Bread pudding seems to evoke strong feelings from people. It definitely has its fans, people who find comfort in the warm, decadent dessert with pour-over sauce.
Sadly, I have encountered just as many people who wince at the very thought, thinking of mushy slabs dotted with the great dessert ruiner – raisins.
For a very long time I fell into the latter camp, less due to a texture aversion than a raisin aversion, thinking”bread pudding” was synonymous with “raisin dessert”.
To bread pudding detractors, I have the secret to changing your bread pudding-hating ways, the gateway bread pudding if you will. It is rich, hearty and comforting, just as any good bread pudding should be. It is also savory – which conveniently solves the raisin problem.
I have a sneaking suspicion that savory bread pudding might just be stuffing in disguise, but if that’s what it takes to allow stuffing to be consumed at non-Thanksgiving times, count me in. This savory bread pudding recipe has a distinct breakfast-y slant from adding bacon (or sausage) and my favorite secret weapon ingredient, leeks.
Savory Bread Pudding Recipe
• Butter for the pan
• 1 lb loaf of challah or brioche
• 3 1/2 cups milk
• 1 large clove of garlic, minced
• 1/4 tsp black pepper
• 1 large leek
•6 oz thick cut bacon, cut into 1/2 inch pieces
• 6 eggs
•1 cup gruyere or irish cheddar cheese, shredded
Note: Bread pudding requires stale pieces of bread to properly soak up the liquid ingredients without turning into a sad mush pile. Prepare your bread the day before by tearing it into rough 1/2 inch chunks. Leave uncovered in a bowl overnight to get stale.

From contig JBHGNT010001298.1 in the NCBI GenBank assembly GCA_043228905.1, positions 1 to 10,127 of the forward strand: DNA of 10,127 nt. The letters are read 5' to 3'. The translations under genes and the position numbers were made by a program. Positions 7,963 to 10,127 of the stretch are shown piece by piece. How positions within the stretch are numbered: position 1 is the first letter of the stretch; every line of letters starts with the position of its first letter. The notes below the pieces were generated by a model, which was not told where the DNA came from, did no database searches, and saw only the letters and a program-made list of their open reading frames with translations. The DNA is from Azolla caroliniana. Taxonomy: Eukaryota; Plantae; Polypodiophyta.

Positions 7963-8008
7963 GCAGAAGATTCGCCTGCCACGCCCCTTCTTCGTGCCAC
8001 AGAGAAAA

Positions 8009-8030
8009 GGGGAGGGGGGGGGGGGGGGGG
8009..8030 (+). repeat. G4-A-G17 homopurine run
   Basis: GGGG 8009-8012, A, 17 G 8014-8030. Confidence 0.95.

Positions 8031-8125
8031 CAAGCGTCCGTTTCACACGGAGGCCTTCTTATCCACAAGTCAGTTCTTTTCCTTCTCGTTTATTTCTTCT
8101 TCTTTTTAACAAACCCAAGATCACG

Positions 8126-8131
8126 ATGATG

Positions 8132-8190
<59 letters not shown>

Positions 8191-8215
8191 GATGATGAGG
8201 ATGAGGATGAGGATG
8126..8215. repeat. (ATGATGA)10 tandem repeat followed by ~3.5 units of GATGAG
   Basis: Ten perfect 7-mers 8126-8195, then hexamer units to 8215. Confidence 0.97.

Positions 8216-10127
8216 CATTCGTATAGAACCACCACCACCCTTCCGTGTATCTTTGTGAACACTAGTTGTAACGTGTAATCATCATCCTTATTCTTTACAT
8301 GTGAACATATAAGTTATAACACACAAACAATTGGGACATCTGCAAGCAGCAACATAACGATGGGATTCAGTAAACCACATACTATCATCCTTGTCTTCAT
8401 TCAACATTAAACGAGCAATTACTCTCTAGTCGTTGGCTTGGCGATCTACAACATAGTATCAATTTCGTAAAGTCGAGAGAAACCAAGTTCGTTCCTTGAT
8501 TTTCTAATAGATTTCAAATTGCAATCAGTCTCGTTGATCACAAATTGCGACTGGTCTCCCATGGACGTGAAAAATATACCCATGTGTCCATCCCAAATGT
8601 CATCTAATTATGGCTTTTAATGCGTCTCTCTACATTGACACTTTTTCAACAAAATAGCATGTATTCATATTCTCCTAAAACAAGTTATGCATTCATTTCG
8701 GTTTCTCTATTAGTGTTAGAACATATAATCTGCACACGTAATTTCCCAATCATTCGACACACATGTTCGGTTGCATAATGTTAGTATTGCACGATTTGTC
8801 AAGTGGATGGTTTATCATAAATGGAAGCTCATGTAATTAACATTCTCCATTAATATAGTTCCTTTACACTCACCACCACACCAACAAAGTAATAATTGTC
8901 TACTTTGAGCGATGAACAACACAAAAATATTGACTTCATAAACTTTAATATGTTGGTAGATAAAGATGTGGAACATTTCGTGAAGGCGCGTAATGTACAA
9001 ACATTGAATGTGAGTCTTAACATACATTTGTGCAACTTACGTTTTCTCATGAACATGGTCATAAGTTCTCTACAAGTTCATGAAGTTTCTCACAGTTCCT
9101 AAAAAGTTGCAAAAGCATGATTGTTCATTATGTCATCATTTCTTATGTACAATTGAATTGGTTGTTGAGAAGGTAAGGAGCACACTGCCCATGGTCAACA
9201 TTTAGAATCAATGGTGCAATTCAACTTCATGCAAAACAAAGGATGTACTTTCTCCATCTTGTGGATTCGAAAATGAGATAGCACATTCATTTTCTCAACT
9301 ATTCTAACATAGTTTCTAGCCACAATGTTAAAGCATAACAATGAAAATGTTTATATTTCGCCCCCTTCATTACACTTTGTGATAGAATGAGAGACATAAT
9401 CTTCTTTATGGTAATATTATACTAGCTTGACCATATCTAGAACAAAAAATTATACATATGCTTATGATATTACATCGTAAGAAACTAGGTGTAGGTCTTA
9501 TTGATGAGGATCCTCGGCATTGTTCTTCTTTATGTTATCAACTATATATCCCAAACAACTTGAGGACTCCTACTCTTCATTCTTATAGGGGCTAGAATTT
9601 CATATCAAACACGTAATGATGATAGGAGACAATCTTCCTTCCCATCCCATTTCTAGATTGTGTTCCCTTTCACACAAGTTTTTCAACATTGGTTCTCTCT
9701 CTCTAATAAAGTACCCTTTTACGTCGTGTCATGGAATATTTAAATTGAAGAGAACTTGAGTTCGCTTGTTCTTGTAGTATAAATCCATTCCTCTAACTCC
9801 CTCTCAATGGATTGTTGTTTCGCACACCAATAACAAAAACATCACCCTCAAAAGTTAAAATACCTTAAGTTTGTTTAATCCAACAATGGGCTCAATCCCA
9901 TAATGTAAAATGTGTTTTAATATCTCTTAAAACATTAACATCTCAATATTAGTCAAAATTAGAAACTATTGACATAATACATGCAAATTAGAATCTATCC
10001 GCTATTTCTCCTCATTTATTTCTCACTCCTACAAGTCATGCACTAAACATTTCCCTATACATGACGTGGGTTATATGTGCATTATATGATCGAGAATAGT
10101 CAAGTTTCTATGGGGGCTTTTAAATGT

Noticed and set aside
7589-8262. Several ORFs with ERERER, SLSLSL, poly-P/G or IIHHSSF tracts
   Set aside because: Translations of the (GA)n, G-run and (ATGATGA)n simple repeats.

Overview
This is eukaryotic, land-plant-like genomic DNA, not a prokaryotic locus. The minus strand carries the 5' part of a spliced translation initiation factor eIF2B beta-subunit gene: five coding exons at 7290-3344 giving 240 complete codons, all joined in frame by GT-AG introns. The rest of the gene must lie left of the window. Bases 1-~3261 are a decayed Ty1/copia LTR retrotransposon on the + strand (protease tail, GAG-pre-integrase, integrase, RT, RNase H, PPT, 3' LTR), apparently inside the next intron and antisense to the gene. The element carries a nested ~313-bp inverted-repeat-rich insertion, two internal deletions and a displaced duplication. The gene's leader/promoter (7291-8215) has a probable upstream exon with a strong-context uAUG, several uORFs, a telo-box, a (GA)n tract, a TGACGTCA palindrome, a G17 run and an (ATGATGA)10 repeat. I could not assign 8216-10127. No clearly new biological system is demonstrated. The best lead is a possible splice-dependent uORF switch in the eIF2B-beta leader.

1. Preheat oven to 375°. Butter a 9 x 13 baking dish and set aside.
2. Pour milk into a medium saucepan and add minced garlic and black pepper. Heat on high until just before it simmers. (Do not let it come to a boil!) Take off the heat and set aside to cool.
3. Cut the leek in half lengthwise, and then cut each piece in half lengthwise again. Chop them into 1/4 inch pieces.
Tip: Have we talked about how to properly clean leeks before? They’re sneaky little devils, hiding dirt into their tight round rings. The most effective way to clean them is to chop them first, then put them in a large bowl and fill it with cold water. Gently pull apart the submerged rings and swirl them around in the water. Let the water settle (which also lets any dirt settle to the bottom of the bowl) and then drain the leeks. Voila!
4. Cook the bacon and leeks together in a large skillet on medium high until bacon is crisped, approximately 10 minutes. If you’re having issues with sticking, add a small bit of olive oil or butter to the skillet.
5. Crack the eggs into a large bowl and whisk to combine. Add the cooled milk and cheese and stir to mix.
6. Stir the bacon and leek mixture into the egg mixture.
7. Add the bread chunks and stir to combine. Pour the contents of the bowl into the buttered baking dish, and use the back of a wooden spoon to push down the top of the bread, making sure all pieces have been soaked with egg mixture.
8. Bake for 35 minutes until golden brown. The pudding should rise as it cooks. Stick a toothpick in the center and make sure no uncooked egg sticks to make sure it is done.
Serve immediately while hot.
This breakfast version doesn’t come with a sauce to pour over it like dessert versions, but if you’re really feeling decadent a nice hollandaise (while totally unnecessary) would pair well.
The great thing about this dish is that it is filling enough to easily feed a crowd. Chop up some fruit, grab mimosa ingredients, and consider your brunch hosting duties covered.
Readers; Bread Pudding – Yea or Nay? And if it’s a “nay” would you try this recipe?
photos: Heather for we heart this
Heather is a midwesterner living in Los Angeles and enjoys concocting weird flavor combinations and exploring delicious ethnic foods. She blogs at foodforfunandpleasure and knows her way around the spice cabinet like nobody’s business.